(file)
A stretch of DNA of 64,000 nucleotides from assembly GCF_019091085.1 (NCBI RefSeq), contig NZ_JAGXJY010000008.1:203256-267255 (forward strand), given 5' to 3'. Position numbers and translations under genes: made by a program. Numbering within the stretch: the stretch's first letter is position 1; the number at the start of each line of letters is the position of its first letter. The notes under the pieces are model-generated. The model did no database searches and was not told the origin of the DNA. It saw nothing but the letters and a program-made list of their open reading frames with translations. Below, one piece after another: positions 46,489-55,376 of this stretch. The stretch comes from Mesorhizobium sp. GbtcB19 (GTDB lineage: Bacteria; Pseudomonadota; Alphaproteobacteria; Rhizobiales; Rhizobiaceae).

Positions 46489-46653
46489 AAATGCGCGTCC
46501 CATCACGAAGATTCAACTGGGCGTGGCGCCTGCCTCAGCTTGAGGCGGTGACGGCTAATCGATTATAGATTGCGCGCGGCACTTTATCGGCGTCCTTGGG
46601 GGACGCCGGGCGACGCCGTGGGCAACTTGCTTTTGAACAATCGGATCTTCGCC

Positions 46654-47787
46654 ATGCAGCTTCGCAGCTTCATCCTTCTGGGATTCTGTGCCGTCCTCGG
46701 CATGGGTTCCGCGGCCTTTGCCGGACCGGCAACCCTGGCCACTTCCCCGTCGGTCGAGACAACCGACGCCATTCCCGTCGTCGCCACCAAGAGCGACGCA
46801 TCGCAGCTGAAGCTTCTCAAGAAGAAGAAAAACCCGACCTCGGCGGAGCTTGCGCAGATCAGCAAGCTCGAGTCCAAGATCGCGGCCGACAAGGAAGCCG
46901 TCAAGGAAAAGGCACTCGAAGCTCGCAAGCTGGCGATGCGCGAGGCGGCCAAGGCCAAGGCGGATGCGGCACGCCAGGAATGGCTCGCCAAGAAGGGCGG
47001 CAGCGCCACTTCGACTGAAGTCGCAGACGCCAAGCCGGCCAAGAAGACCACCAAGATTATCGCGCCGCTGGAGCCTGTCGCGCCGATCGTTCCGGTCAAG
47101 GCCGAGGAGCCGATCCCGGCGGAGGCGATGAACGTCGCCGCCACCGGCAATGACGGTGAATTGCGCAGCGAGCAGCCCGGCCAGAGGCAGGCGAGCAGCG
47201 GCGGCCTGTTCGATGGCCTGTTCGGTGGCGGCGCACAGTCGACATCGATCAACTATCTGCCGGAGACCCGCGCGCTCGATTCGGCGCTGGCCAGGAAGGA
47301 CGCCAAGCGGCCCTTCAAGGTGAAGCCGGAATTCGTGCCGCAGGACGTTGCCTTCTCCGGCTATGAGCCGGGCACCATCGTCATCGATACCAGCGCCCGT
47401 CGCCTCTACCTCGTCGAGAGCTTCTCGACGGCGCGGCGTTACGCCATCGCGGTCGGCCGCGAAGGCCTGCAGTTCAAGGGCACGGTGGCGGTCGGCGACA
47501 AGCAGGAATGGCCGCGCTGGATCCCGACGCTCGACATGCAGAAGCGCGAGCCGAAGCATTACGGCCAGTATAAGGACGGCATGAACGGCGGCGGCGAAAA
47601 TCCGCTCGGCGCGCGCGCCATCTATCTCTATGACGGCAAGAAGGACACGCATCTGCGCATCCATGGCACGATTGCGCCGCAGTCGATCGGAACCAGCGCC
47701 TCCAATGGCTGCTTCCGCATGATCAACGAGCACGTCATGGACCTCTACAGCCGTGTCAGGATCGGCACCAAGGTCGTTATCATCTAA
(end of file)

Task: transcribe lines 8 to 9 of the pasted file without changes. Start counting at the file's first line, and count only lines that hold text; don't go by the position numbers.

46701 CATGGGTTCCGCGGCCTTTGCCGGACCGGCAACCCTGGCCACTTCCCCGTCGGTCGAGACAACCGACGCCATTCCCGTCGTCGCCACCAAGAGCGACGCA
46801 TCGCAGCTGAAGCTTCTCAAGAAGAAGAAAAACCCGACCTCGGCGGAGCTTGCGCAGATCAGCAAGCTCGAGTCCAAGATCGCGGCCGACAAGGAAGCCG